Critical Roles for Exercise and Diet in Aging,
Depression Found in New Research
As humans live longer, experiences, choices
throughout life actively impact the brain and these choices also affect
aging and quality of life - what to do
11, 2013 - New studies released today underscore the potential impact of
healthy lifestyle choices in treating depression, the effects of aging,
and learning and point to ways to improve your lifestyle. The research focused on
the effects of mind/body awareness, exercise, and diet, and was
presented at Neuroscience 2013, the annual meeting of the Society for
Neuroscience and the world's largest source of emerging news about brain
science and health.
The experiences and choices people make throughout
life actively impact the brain. As humans live longer, these choices
also affect aging and quality of life. Lifestyle changes to diet and
exercise will be important to aging populations as non-drug,
easy-to-follow interventions with few side effects make ideal potential
Today's new findings show that:
• As few as 12
consecutive days of exercise in aging rats helps preserve and improve
movement function, an effect possibly caused by changes in dopamine. The
results suggest that exercise could stave off or reverse the slowed
movements that are hallmarks of age (Jennifer Arnold, abstract 334.02,
see attached summary).
• Practices like
yoga or meditation that increase mind/body awareness help people learn a
brain-computer interface quicker. This finding may have implications for
those who need brain-computer interfaces to function, such as people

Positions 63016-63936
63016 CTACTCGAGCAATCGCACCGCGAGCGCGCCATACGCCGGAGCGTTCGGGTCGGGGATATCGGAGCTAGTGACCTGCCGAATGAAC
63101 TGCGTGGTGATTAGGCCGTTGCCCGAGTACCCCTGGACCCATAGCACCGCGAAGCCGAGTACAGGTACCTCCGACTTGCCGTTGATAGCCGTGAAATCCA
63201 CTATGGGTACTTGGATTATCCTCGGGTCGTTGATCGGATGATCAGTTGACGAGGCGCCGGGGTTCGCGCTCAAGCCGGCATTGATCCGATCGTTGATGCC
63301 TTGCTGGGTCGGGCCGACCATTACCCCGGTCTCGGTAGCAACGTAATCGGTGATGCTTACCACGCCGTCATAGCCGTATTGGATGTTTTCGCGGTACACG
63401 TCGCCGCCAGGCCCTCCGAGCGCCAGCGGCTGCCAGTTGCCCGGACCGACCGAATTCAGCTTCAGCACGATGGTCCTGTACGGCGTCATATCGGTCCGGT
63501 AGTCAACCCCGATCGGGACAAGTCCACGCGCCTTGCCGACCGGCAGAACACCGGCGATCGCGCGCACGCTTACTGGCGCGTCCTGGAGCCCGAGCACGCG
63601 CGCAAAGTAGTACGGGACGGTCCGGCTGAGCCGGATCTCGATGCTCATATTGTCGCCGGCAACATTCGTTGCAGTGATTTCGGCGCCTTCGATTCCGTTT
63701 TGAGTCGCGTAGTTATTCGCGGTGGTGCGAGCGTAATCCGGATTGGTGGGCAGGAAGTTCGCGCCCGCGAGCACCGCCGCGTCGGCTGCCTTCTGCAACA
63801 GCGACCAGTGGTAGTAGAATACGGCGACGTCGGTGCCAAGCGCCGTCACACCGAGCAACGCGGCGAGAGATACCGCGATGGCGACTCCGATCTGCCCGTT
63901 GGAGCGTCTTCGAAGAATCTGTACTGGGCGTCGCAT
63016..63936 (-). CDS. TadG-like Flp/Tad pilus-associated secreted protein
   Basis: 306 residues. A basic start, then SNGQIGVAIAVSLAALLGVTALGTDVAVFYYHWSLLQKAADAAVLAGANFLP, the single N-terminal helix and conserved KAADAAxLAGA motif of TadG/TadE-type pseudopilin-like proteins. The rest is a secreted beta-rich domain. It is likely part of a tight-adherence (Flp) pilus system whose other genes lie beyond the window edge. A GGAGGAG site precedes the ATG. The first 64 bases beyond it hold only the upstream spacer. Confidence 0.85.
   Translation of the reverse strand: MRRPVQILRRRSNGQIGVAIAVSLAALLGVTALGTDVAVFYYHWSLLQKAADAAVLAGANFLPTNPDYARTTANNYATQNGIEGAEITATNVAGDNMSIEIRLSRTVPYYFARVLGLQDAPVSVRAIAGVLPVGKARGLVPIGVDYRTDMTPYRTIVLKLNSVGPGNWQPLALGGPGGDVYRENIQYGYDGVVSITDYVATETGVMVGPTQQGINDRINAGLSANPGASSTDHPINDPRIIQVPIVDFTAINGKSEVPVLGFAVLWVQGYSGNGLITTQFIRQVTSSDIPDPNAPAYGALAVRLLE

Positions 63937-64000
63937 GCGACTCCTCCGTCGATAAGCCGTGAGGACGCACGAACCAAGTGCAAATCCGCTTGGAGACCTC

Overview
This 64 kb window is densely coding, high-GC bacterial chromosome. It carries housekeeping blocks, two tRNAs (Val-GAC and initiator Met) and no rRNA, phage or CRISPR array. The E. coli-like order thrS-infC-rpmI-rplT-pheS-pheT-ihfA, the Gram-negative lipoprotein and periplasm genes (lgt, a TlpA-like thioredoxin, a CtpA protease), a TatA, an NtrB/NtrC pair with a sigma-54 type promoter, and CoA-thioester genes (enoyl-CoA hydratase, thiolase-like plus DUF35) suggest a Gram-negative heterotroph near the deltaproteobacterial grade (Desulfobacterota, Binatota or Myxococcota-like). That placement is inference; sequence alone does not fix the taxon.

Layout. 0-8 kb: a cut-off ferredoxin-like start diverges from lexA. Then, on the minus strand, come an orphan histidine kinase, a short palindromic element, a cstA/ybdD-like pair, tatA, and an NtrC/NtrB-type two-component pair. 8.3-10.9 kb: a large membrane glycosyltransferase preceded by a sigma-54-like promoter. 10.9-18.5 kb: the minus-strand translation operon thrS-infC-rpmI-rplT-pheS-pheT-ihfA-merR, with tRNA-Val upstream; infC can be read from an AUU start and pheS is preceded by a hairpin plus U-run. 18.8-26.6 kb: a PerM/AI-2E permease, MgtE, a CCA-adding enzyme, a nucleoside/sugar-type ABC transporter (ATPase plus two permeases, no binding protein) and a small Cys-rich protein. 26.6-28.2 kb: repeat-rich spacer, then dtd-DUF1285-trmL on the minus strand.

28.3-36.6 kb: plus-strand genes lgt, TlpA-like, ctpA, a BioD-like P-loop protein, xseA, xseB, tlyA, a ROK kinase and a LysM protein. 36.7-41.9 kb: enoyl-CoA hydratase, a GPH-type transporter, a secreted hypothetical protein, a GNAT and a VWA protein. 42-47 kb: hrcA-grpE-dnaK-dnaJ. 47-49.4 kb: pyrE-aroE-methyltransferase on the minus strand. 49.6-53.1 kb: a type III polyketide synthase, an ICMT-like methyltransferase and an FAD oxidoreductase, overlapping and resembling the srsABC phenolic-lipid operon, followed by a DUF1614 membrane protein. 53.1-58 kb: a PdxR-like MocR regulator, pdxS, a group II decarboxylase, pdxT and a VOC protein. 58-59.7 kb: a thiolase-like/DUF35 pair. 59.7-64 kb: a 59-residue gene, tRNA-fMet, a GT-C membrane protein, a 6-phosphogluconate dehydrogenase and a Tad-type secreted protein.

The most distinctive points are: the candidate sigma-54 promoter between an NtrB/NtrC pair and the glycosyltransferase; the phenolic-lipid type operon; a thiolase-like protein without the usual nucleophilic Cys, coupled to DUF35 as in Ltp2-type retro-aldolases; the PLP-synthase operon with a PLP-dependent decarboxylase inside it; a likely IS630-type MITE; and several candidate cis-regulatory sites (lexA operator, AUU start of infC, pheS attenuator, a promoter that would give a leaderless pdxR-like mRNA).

with paralysis (Bin He, PhD, abstract 16.06, see attached summary).
exercise in aging rats improves memory function, as well as increases
the number of blood vessels in the white matter of their brains — the
tracts that carry information between different areas of the brain.
Increased blood flow may explain why exercise can help preserve memory
(Yong Tang, MD, PhD, abstract 236.09, see attached summary).
supervised exercise helped young adults with depression overcome their
symptoms in a pilot study. The results suggest that exercise could be an
important treatment for depression in adolescents (Robin Callister, PhD,
abstract 13.02, see attached summary).
• A low calorie
diet starting in middle-age onward protected rats against the effects of
aging on movement. The results suggest that dietary interventions can
help preserve movement function in a manner similar to exercise (Michael
Salvatore, PhD, abstract 334.17, see attached summary).
"We all know that keeping fit is critically
important to a healthy lifestyle, from combating the effects of aging to
boosting our mood," said press conference moderator Teresa Liu-Ambrose
of the University of British Columbia, who is an expert on exercise and
its role in healthy aging. "Today's results begin to show us not only
how different types of exercise interventions can improve our lives, but
how other types of lifestyle behaviors, from diet to meditative
practice, can help us achieve wellness in our body and our brain as we
This research was supported by national funding
agencies such as the National Institutes of Health, as well as private
and philanthropic organizations. Find more information on exercise and
brain wellness at
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